3.2.5 Estimating the fresh groundwater volume from indicator kriging
For each location (x,y) in each aquifer the expected volume of fresh groundwater was estimated from the CCDF of TDS for each voxel in the stack and the layer-averaged drainable porosity. Assuming an upper limit for TDS of 1 g L−1,
This results in the expected fresh groundwater volume at every location (Fig. 13). Adding expected volumes for each location results in the expected volume for the entire aquifer (Table 3). The total expected volume for all the aquifers considered is 867 billion cubic metres, which is considerably larger than a previous (most recent) estimate of 600 billion cubic metres (Bui et al., 2013). The difference between the estimates can be attributed to the fact that the previous method used an estimate of the total area of fresh water for each aquifer and a significant smaller value for drainable porosity. Also, in the previous method, averages of thickness for each aquifer per province were used, thereby ignoring the intra-regional spatial variation that is obviously present.
3.2.6 Uncertainty estimates of fresh groundwater volumes with indicator simulation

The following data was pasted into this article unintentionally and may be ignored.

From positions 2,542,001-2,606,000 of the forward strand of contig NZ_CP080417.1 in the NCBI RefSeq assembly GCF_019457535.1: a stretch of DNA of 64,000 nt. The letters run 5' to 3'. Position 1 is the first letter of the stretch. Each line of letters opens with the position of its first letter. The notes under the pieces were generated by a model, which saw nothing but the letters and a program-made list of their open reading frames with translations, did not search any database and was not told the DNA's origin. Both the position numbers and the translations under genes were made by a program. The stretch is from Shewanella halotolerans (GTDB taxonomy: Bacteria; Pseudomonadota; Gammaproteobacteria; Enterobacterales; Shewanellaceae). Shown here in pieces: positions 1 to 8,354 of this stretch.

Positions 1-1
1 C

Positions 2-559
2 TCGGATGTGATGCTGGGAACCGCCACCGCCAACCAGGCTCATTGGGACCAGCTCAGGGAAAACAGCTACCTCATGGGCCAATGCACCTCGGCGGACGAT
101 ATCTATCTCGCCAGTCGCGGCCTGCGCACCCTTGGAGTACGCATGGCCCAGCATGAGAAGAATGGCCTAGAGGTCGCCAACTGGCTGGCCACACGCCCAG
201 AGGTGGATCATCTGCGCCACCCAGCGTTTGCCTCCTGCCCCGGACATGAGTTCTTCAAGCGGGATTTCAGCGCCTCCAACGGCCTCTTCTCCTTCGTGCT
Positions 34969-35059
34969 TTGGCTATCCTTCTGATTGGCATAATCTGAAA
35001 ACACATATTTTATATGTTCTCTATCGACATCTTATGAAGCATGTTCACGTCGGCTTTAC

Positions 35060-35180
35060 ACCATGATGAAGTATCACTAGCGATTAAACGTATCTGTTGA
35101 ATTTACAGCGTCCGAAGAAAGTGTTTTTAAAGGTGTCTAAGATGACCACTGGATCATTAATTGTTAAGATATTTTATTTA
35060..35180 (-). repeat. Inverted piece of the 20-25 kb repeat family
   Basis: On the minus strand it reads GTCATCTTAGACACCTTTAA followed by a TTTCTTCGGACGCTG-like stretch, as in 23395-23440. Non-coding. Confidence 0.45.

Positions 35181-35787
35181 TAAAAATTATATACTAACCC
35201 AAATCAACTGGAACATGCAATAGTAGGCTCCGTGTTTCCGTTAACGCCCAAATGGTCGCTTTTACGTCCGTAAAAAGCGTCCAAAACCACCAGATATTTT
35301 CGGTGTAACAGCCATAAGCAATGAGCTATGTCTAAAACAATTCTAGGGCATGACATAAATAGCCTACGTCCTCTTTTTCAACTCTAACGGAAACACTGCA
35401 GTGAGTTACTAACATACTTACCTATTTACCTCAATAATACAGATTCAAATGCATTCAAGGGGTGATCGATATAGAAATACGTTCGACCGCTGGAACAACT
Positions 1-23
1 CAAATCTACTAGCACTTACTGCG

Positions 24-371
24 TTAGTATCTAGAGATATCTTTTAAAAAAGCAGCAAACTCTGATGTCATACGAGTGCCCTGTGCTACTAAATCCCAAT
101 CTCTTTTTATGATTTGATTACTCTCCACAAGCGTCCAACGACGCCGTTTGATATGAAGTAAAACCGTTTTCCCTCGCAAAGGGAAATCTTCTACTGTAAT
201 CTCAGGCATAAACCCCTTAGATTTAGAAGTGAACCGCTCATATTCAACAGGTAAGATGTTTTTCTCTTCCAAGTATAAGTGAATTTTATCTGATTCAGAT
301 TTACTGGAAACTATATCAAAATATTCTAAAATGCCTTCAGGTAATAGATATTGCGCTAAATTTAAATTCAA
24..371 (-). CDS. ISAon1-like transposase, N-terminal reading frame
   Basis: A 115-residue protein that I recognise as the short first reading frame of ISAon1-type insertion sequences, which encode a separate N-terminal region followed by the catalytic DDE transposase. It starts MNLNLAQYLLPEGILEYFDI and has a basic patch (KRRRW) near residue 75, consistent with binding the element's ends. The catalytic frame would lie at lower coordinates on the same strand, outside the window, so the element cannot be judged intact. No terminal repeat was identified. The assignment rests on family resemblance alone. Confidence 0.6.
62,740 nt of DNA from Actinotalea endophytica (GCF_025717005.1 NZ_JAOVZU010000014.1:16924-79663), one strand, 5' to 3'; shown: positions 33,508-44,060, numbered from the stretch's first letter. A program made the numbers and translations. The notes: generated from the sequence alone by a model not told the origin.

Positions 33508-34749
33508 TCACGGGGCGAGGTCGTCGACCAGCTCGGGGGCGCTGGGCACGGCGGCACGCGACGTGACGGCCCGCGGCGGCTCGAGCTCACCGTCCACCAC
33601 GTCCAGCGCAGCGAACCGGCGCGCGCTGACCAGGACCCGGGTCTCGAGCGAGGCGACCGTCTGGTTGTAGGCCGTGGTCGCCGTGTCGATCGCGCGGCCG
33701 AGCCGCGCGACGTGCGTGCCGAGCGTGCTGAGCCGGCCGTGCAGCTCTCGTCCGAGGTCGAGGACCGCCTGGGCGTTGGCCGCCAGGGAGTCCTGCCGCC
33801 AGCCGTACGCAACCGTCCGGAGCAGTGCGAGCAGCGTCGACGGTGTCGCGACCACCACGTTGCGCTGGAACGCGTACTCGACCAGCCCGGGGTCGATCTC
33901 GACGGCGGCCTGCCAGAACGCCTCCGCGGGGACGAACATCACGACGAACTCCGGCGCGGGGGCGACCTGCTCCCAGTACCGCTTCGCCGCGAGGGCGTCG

The fresh groundwater volume for each aquifer, as estimated with indicator kriging of TDS and drainable porosity, results in an expected value at each location, but without an indication of the uncertainty for the entire volume of the aquifer. To obtain an estimate of the uncertainty of the volumes of fresh groundwater for each aquifer, sequential indicator simulation was used to produce 100 realizations of the conditional random function of TDS for each aquifer. Again, next to the “hard” borehole and industrial extraction well data, soft data from the domestic extraction well dataset were used. The parameters that were used for indicator kriging (semivariogram model, neighbourhood, etc.) were also used in simulation. For each of the 100 realizations, the volume of fresh groundwater (groundwater volume of cells with simulated TDS < 1 g L−1) was determined, resulting in 100 samples of fresh groundwater volumes for each aquifer. The resulting histograms for each aquifer are depicted in Fig. 14. As expected, the average fresh groundwater volume for each aquifer, as calculated from indicator simulation, is approximately the same as resulting from indicator kriging results. The range of uncertainty is largest for the deeper aquifers, having the lowest data density.